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November 21, 2017, 08:00:50 pm
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Author Topic: Better Streetlights for Tulsa  (Read 110564 times)
Hoss
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« Reply #390 on: February 09, 2017, 05:53:22 pm »

ODOT for Interstates, Tulsa Public Works for expressways.

Its scrap aluminum, im sure people would volunteer...  Roll Eyes

Keep in mind the south and east legs of the IDL are covered by ODOT as it is technically an interstate.
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« Reply #391 on: February 10, 2017, 11:50:22 pm »

Thought I'd share another PC Amber LED installation. I'd imagine this sort of lighting would be quite appropriate for the Gathering Place. I'd also like to see the potential inclusion of PC Amber LEDs in a more general use role, like possibly in residential lighting.





More pics and the company responsible for the install.

https://adlt.com.au/case/tooway-bridge/
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patric
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« Reply #392 on: February 11, 2017, 10:35:34 am »

Thought I'd share another PC Amber LED installation. I'd imagine this sort of lighting would be quite appropriate for the Gathering Place. I'd also like to see the potential inclusion of PC Amber LEDs in a more general use role, like possibly in residential lighting.



https://adlt.com.au/case/tooway-bridge/

Quote
A high level of lighting was required for the pedestrian path so that residence and locals could feel safe while using the facilities. However the lighting had to have minimal impact on the local fauna in particular local turtle populations.

Vendors in years past convinced cities to get rid of their "yellow" lights in favor of "white" lights that arent really white.  That was mainly because what they were marketing was blue-rich light and everyone was supposed to be happier with the blue than the yellow.  Of course, when they started making the warmer-white light they dropped that spiel.

On the banks of the Arkansas River, we have endangered avian critters, so turtle-friendly lighting would not be just for turtles.  Given the insanely bright blue-rich LED lights they have already installed on Riverside Drive, I dont know if wildlife was ever a consideration of The Gathering Place lighting.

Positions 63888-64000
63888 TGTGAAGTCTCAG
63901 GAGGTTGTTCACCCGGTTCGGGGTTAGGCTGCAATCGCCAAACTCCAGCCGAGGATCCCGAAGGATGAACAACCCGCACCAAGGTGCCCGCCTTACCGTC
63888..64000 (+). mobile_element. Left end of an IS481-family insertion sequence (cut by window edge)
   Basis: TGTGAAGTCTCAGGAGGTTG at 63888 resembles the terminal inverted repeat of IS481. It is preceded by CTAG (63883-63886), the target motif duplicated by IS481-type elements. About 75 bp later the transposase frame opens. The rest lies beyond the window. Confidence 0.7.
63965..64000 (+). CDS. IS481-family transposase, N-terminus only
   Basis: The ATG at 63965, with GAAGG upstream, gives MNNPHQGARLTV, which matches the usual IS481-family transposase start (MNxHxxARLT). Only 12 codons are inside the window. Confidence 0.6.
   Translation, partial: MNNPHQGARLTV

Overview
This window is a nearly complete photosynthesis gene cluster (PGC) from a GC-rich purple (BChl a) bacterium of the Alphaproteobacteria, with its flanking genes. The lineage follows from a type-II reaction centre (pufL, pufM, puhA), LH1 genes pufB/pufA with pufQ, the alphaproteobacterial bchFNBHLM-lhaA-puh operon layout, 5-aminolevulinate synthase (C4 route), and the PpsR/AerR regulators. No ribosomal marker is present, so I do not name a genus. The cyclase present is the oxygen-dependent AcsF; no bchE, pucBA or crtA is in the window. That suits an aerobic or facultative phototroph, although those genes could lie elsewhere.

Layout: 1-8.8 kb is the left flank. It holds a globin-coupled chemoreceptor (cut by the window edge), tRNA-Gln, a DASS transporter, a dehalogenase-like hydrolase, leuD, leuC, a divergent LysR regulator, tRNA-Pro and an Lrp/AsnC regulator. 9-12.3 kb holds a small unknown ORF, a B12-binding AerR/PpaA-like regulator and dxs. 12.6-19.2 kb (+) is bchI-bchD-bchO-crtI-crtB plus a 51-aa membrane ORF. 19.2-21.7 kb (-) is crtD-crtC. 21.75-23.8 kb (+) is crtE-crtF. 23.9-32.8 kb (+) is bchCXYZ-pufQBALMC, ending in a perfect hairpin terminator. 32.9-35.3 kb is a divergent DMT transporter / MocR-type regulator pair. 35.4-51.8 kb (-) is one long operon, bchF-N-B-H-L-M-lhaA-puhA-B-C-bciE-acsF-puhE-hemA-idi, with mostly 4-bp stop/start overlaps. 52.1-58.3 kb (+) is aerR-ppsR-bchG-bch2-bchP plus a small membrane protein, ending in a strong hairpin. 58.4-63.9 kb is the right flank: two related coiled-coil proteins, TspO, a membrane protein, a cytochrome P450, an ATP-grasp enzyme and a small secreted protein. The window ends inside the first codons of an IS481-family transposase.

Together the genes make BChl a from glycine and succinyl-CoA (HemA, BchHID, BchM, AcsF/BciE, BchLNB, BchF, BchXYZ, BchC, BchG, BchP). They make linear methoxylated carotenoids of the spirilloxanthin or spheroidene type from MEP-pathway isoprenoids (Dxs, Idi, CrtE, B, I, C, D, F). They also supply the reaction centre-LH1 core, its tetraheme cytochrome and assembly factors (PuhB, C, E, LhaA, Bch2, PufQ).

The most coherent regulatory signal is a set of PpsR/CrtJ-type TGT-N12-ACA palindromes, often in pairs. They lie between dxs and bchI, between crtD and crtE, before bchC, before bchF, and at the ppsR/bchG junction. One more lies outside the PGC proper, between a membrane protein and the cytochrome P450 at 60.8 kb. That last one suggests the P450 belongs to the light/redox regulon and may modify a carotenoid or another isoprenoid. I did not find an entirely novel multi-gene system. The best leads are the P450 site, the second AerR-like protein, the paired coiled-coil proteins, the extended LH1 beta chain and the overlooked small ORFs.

« Last Edit: February 11, 2017, 10:38:22 am by patric » Logged

"Tulsa will lay off police and firemen before we will cut back on unnecessarily wasteful streetlights."  -- March 18, 2009 TulsaNow Forum
Cetary
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« Reply #393 on: February 26, 2017, 10:54:26 pm »

Looks like San Diego is using the 3000 kelvin version of the GE Evolve,

I linked it, the pic is massive

http://www.sandiegocounty.gov/content/dam/sdc/dpw/SPECIAL_ASSESSMENT_DISTRICTS/docs/LED_Streetlight_Replacements_M_Krosky_Cropped.JPG

but...only within a 30 mile radius of the Palomar Oberservitory, sigh. They're using 4000 kelvin everywhere else en masse downtown and everywhere else. I bet it took some serious arm twisting on the part of the observitory to even get 3000 kelvin. It's really bad that the appropriate and good looking warm white light isn't standard citywide, but instead one has to have the privilege of living near the observitory to get.
« Last Edit: February 26, 2017, 11:55:27 pm by Cetary » Logged
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« Reply #394 on: March 10, 2017, 12:15:24 am »

Apparently these are warm white LEDs. The lights are supposedly mounted in the bottom of each fixture shooting light upwards to a diffuser/reflector. They look really pleasant. They look like the warm 2700 kelvin light.



Btw, Leotek will provide 2700k cobraheads upon request. The warm white lights beats the pants off the old blue-rich mercury vapor/LED technology.

http://www.lighting-gallery.net/gallery/displayimage.php?pid=98713&fullsize=1

It's a bit easier now to see why people like the warm white lighting the best. Shame on New York and Seattle for going with the prison yard-like 4000k+ light. It's like civic vandalism, imo.
« Last Edit: March 10, 2017, 12:19:43 am by Cetary » Logged
Cetary
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« Reply #395 on: March 10, 2017, 11:56:38 pm »

I found another installation of the PC Amber LED in street lighting. People have compared the look of PC Amber to HPS, and no these are not the "before" pics. they are the after pictures after the icky blue-rich mercury vapor lamps were retired. I'd actually say they look closer to the so called mercury free HPS lamps that have a bit more yellowish coloration. I would link the pictures directly, but they're a bit too large.

http://www.carandini.com/en/news/post/led-zonae1/
« Last Edit: March 11, 2017, 12:03:33 am by Cetary » Logged
patric